The central iconostasis of St. Catherine's Cathedral
In January 2014 the gilded domes had been completed. The interior of the cathedral is still under construction. The whitewashed walls pale in comparison to the central golden iconostasis. Restoration of the interiors will continue for many years to come.
On June 24, 2014 an exhibition was opened in the basement of the Cathedral dedicated to the history of churches and cathedrals of Tsarskoye Selo, Pavlovsk and the surrounding area. The exhibition presented materials found during excavations, portraits of priests, original church plans, and other exhibits transferred from the Tsarskoye Selo Museum.
I visited St. Catherine’s Cathedral during my most recent visit to Tsarskoye Selo in June 2014. The cathedral once again dominates the skyline of this historic town, and is easily seen while walking from the railway station to the Catherine and Alexander Palaces.
Beautiful Orthodox Churches of Russia No. 22 Topic: Beautiful Orthodox Churches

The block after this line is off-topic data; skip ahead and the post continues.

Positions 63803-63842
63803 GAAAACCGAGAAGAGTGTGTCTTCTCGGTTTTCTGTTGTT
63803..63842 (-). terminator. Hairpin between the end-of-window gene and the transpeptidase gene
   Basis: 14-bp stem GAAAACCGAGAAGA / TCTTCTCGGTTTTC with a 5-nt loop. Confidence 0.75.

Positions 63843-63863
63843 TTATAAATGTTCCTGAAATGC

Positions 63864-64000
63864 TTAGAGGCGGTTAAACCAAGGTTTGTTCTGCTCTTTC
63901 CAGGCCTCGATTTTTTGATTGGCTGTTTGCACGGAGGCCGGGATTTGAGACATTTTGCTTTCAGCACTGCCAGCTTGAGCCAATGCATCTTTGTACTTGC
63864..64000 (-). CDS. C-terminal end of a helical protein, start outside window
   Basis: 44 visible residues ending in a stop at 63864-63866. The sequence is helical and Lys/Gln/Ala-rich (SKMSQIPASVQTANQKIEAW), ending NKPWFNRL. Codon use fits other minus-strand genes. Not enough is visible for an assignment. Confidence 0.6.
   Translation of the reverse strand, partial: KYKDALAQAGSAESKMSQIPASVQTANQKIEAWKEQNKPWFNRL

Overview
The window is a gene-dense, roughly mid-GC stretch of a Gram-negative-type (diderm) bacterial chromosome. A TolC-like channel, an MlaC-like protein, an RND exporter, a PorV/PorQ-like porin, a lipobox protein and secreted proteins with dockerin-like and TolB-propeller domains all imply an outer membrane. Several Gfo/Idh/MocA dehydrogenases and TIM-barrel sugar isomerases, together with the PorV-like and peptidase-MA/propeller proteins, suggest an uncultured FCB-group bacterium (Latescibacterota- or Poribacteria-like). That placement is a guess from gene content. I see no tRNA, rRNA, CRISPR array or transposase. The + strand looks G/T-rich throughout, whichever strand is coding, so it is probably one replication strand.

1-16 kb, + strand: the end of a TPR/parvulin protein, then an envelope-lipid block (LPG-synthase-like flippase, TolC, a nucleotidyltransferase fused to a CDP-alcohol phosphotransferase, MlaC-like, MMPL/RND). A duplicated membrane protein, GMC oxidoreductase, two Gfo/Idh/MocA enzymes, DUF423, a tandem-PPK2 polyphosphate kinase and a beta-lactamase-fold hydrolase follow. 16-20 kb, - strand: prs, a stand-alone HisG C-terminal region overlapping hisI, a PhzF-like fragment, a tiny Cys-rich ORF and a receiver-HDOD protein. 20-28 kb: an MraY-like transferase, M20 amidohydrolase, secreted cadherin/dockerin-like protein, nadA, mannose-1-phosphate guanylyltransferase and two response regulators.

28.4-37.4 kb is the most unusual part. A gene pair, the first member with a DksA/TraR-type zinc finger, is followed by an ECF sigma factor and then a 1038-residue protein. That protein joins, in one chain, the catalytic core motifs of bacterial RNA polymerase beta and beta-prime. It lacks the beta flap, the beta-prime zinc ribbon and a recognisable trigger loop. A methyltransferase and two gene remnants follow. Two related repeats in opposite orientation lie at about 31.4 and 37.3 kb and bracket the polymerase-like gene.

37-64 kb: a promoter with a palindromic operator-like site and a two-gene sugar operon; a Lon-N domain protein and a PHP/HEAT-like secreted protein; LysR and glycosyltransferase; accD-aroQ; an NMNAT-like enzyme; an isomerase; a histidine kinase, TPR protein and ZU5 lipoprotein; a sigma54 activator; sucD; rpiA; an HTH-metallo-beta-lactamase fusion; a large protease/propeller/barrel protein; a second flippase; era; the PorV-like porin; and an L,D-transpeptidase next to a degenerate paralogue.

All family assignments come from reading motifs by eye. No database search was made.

A spectacular belltower and entrance gate with beautiful curving colonnades stretching on either
side lead to the Church of the Exaltation of the Holy Cross (currently under restoration) in St. Petersburg
In St. Petersburg, towards the southern end of Ligovsky Prospekt, at the point where it crosses the Obvodny Canal, stands the Cossack Church of the Exaltation of the Holy Cross. It is in fact a complex of churches and chapels dominated by a spectacular belltower and entrance gate with beautiful curving colonnades stretching on either side.
The Church of the Exaltation of the Holy Cross stands on the site of one of St. Petersburg's oldest cemeteries and churches. Originally the parish church for the Coachmen's Settlement, the first wooden church, named after the Birth of John the Baptist, was erected here in 1719.
View of the facade and iconostasis of the Tikhvin Church
The Tikhvin Church contains two side chapels: the Chapel of the Holy Royal Martyrs (left) which contains numerous icons of the Saints Tsar Nicholas, Tsarina Alexandra, Tsesarevich Alexei and Saint Elizabeth, and the Chapel of Saint Alexander Nevsky (right)
In 1764-68, a second wooden church, with heating for winter services, was consecrated in the name of the Tikhvin Icon of the Mother of God. In 1842-44, the Tikhvin Church was replaced with a new stone building by architect V. E. Morgan. A simple white one-storey structure with a single pale blue dome, is currently the only fully functioning church in the complex.